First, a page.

As I was posting yesterday’s rant about taking back Thanksgiving and rejecting extreme consumerism by fighting the grip it has on me — on us — I found myself also considering that the most important occupation question I have to answer is this: Who or what occupies me?
I’ve heard and used the phrase about someone who has an inflated ego that he is full of himself (or herself, as the case may be). I suppose one occupation option is to be self-filled.
Being filled with myself is a pretty lonely venture.
When I have found myself taken captive by the need to accumulate more stuff I would say that I am occupied by that. Any of the things that become, for me, a source of definition and hope, comfort and satisfaction are my captors and they, in their possession of me fill me up with themselves.
This is a very empty filling.
Left unchecked, we can die of malnutrition with our bellies swollen from overconsumption of Diet Coke and Twinkies. Metaphorically speaking.
I’ve found that when I am seeking fulfillment from all the stuff — some of it better stuff than others, for sure — that I also tend to flit about from one master to another with ridiculous fickleness. I am tossed about like a leaf blown by the wind (biblical allusion intended) from one empty promise to another.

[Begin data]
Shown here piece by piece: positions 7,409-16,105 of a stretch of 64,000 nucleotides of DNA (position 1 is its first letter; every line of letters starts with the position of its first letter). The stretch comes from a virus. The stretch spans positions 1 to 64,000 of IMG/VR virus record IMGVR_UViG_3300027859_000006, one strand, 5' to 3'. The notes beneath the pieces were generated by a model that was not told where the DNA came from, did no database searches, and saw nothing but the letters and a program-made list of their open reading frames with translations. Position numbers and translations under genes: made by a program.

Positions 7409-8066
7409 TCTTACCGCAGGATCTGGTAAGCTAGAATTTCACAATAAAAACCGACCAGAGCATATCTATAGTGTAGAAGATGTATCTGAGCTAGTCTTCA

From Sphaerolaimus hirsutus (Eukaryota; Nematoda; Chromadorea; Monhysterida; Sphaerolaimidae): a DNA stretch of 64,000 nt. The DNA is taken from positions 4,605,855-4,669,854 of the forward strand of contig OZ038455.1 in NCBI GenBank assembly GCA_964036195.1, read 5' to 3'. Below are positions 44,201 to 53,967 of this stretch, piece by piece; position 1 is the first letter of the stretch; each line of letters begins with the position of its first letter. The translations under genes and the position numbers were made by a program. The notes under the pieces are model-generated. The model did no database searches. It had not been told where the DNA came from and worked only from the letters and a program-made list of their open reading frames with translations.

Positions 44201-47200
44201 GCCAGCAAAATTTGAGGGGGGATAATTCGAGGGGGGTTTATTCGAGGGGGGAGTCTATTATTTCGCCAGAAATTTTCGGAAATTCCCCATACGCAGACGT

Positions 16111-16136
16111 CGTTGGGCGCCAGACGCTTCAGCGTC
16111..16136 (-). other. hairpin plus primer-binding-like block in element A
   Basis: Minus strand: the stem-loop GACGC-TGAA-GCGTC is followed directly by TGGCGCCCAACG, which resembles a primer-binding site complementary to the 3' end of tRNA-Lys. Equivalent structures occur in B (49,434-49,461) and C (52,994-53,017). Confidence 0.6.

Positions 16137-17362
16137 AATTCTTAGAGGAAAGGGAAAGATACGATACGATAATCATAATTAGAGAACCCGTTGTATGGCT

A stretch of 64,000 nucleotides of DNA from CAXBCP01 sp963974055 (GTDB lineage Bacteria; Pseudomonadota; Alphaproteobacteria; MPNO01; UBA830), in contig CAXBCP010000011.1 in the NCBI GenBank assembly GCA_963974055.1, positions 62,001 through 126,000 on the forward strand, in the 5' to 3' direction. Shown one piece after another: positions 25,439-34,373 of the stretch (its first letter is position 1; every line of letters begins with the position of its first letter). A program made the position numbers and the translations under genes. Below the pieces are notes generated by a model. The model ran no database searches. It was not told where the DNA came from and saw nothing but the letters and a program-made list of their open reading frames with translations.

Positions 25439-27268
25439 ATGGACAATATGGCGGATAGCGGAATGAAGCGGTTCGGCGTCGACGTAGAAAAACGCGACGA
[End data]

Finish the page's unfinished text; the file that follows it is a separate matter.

When, on the other hand, I set my heart and mind on things above all this stuff and remember who I am and whose I am, everything changes. Yes, sometimes I have to go through a season of detox — those metaphorical Twinkies leave an odd residue in the system — but the transformation is astonishing. Filled with God — leaning on His strength to hold me up and His grace to address my every need — I am finally satisfied.
And here, then, is the absolute crazy of my reality: I am prone to wander. My tendency is to see something shiny or fluttery (oh look, a bird) or sweet and chase after it all the while knowing that I will not find any of what I need or want in it.
Every day — with full confidence that the Holy Spirit lives within me and is always ready to fill me up with Himself — I must choose to deny my own tendencies and take up the cross on which I sacrifice myself and follow the One whose love and grace really do complete me.